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Saint's Progress

reaching a point when he wanted to say: `If we're not to trust our reason and our senses for what they're worth, sir-will you kindly tell me what we are to trust? How can we exert them to the utmost in some matters, and in others suddenly turn our backs on them?' Once, in one of their discussions, which often bordered on acrimony, he had expounded himself at length.
`I grant,' he had said, `that there's a great ultimate Mystery, that we shall never know anything for certain about the origin of life and the principle of the Universe; but why should we suddenly shut up our inquiring apparatus and deny all the evidence of our reason-say, about the story of Christ, or the question of a future life, or our moral code? If you want me to enter a temple of little mysteries, leaving my reason and senses behind-as a Mohammedan leaves his shoes-it won't do to say to me simply: "There it is! Enter I" You must show me the door; and you can'tl And I'll tell you why, sir. Because in your brain there's a little twist which is not in mine, or the lack of a little twist which is in mine. Nothing more than that divides us into the two main species of mankind, one of whom worships, and one of whom doesn't. Oh, yes! I know you won't admit that, because it makes your religions natural instead of what you call supernatural. But I assure you there's nothing more to it Your eyes look up or they look down-they never look straight before them. Well, mine do just the opposite.'
That day Pierson had been feeling very tired, and though to meet this attack was vital, he had been unable to meet it. His brain had stammered. He had turned a little away, leaning his cheek on his hand, as if to cover that momentary break in his defences. Some days later he had said: `I am able now to answer your questions, George. I think I can make you understand.'
Laird had answered: `All right, sir; go ahead.'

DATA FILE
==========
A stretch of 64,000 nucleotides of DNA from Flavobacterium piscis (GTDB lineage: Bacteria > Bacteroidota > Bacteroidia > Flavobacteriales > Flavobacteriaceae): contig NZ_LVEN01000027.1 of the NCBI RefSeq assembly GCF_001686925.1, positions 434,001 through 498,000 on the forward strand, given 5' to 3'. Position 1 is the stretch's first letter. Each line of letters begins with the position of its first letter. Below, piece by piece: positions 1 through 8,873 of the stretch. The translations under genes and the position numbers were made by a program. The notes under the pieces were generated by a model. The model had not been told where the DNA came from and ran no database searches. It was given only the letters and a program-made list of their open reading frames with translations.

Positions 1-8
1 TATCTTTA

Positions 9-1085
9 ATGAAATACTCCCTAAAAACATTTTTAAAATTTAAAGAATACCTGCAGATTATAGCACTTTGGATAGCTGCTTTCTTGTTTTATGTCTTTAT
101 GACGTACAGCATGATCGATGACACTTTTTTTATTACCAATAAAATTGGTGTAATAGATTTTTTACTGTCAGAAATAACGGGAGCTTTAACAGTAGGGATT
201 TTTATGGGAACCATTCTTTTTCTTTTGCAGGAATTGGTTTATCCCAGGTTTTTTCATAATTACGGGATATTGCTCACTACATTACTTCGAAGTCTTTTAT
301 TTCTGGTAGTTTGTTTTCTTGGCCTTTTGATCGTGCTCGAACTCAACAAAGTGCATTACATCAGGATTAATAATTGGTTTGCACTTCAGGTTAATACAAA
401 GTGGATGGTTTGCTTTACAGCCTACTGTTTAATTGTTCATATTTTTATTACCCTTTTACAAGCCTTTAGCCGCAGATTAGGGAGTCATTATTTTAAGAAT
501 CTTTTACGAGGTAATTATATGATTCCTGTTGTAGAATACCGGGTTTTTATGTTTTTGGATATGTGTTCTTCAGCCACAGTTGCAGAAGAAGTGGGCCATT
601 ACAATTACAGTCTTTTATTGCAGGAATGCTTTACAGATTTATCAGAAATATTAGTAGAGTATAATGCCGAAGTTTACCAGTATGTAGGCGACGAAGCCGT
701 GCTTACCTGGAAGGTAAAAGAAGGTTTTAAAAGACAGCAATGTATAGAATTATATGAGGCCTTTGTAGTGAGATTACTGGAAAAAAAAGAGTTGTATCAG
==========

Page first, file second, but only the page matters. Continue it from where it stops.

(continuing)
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where is HTML where is HEAD where is TITLE reaching a point when he wanted to say: `If we're not to trust our reason and our senses for what they're worth, sir-will you kindly tell me what we are to trust? How can we exert them to what is utmost in some matters, and in others suddenly turn our backs on them?' Once, in one of their discussions, which often bordered on acrimony, he had expounded himself at length. `I grant,' he had said, `that there's a great ultimate Mystery, that we shall never know anything for certain about what is origin of life and what is principle of what is Universe; but why should we suddenly shut up our inquiring apparatus and deny all what is evidence of our reason-say, about what is story of Christ, or what is question of a future life, or our moral code? If you want me to enter a temple of little mysteries, leaving my reason and senses behind-as a Mohammedan leaves his shoes-it won't do to say to me simply: "There it is! Enter I" You must show me what is door; and you can'tl And I'll tell you why, sir. Because in your brain there's a little twist which is not in mine, or what is lack of a little twist which is in mine. Nothing more than that divides us into what is two main species of mankind, one of whom worships, and one of whom doesn't. Oh, yes! I know you won't admit that, because it makes your religions natural instead of what you call supernatural. But I assure you there's nothing more to it Your eyes look up or they look down-they never look straight before them. Well, mine do just what is opposite.' That day Pierson had been feeling very tired, and though to meet this attack was vital, he had been unable to meet it. His brain had stammered. He had turned a little away, leaning his cheek on his hand, as if to cover that momentary break in his defences. Some days later he had said: `I am able now to answer your questions, George. I think I can make you understand.' Laird had answered: `All right, sir; go ahead.' where is meta name="keywords" content="old books, Free book , free book offer , free audio books , free coloring book pages , free book reports , free audio book , audio books free download , book free , free guest book , books free , free book summaries , download free audio books , free childrens books." where is where are they now rel="stylesheet" type="text/css" href="../../style.css" where is meta http-equiv="Content-Type" content="text/html; charset=iso-8859-1" where is BODY bgColor=#ffffff text="#000000" where are they now ="#000000" v where are they now ="#FF0000" where is div align="center" where is strong where is strong where is a href="http://www.aaoldbooks.com" Books > where is a href="../default.asp" title="Book" Old Books > where is strong where is a href="default.asp" Saint's Progress (1935) where is table width="700" border="1" align="center" cellpadding="15" cellspacing="0" where is center where is tr where is td width="160" align="center" valign="top" where is div align="center" where is td align="center" valign="top" where is div align="left" where is div align="center" where is p align="left" Page 36 where is p align="center" where is strong Saint's Progress where is p align="justify" reaching a point when he wanted to say: `If we're not to trust our reason and our senses for what they're worth, sir-will you kindly tell me what we are to trust? How can we exert them to what is utmost in some matters, and in others suddenly turn our backs on them?' Once, in one of their discussions, which often bordered on acrimony, he had expounded himself at length. `I grant,' he had said, `that there's a great ultimate Mystery, that we shall never know anything for certain about what is origin of life and what is principle of what is Universe; but why should we suddenly shut up our inquiring apparatus and deny all what is evidence of our reason-say, about what is story of Christ, or what is question of a future life, or our moral code? If you want me to enter a temple of little mysteries, leaving my reason and senses behind-as a Mohammedan leaves his shoes-it won't do to say to me simply: "There it is! Enter I" You must show me what is door; and you can'tl And I'll tell you why, sir. Because in your brain there's a little twist which is not in mine, or what is lack of a little twist which is in mine. Nothing more than that divides us into what is two main species of mankind, one of whom worships, and one of whom doesn't. Oh, yes! I know you won't admit that, because it makes your religions natural instead of what you call supernatural. But I assure you there's nothing more to it Your eyes look up or they look down-they never look straight before them. Well, mine do just what is opposite.' That day Pierson had been feeling very tired, and though to meet this attack was vital, he had been unable to meet it. His brain had stammered. He had turned a little away, leaning his cheek on his hand, as if to cover that momentary break in his defences. Some days later he had said: `I am able now to answer your questions, George. I think I can make you understand.' Laird had answered: `All right, sir; go ahead.' where is Server.Execute("_SiteMap.asp") % travel books: Saint's Progress (1935) books